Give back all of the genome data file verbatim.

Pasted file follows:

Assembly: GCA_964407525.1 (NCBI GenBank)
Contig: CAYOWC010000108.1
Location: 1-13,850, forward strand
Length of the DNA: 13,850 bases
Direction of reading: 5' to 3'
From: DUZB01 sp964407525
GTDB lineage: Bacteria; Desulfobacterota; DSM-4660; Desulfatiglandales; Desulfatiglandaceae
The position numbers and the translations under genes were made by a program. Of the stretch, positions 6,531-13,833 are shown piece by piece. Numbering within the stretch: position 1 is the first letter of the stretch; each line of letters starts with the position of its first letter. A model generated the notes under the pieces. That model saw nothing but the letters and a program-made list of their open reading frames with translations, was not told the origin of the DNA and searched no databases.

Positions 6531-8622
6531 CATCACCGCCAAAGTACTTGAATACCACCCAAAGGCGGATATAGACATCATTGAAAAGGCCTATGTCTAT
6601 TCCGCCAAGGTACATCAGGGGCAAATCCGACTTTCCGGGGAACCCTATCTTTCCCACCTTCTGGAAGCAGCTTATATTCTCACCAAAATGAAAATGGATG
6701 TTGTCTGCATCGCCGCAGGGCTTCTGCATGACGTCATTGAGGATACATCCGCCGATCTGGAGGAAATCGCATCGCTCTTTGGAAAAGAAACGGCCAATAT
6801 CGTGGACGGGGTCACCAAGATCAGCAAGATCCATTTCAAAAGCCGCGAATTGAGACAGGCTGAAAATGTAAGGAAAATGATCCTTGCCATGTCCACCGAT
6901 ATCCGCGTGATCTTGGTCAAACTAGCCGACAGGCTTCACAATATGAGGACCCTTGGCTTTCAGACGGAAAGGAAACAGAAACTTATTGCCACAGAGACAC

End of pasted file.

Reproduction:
Assembly: GCA_964407525.1 (NCBI GenBank)
Contig: CAYOWC010000108.1
Location: 1-13,850, forward strand
Length of the DNA: 13,850 bases
Direction of reading: 5' to 3'
From: DUZB01 sp964407525
GTDB lineage: Bacteria; Desulfobacterota; DSM-4660; Desulfatiglandales; Desulfatiglandaceae
The position numbers and the translations under genes were made by a program. Of the stretch, positions 6,531-13,833 are shown piece by piece. Numbering within the stretch: position 1 is the first letter of the stretch; each line of letters starts with the position of its first letter. A model generated the notes under the pieces. That model saw nothing but the letters and a program-made list of their open reading frames with translations, was not told the origin of the DNA and searched no databases.

Positions 6531-8622
6531 CATCACCGCCAAAGTACTTGAATACCACCCAAAGGCGGATATAGACATCATTGAAAAGGCCTATGTCTAT
6601 TCCGCCAAGGTACATCAGGGGCAAATCCGACTTTCCGGGGAACCCTATCTTTCCCACCTTCTGGAAGCAGCTTATATTCTCACCAAAATGAAAATGGATG
6701 TTGTCTGCATCGCCGCAGGGCTTCTGCATGACGTCATTGAGGATACATCCGCCGATCTGGAGGAAATCGCATCGCTCTTTGGAAAAGAAACGGCCAATAT
6801 CGTGGACGGGGTCACCAAGATCAGCAAGATCCATTTCAAAAGCCGCGAATTGAGACAGGCTGAAAATGTAAGGAAAATGATCCTTGCCATGTCCACCGAT
6901 ATCCGCGTGATCTTGGTCAAACTAGCCGACAGGCTTCACAATATGAGGACCCTTGGCTTTCAGACGGAAAGGAAACAGAAACTTATTGCCACAGAGACAC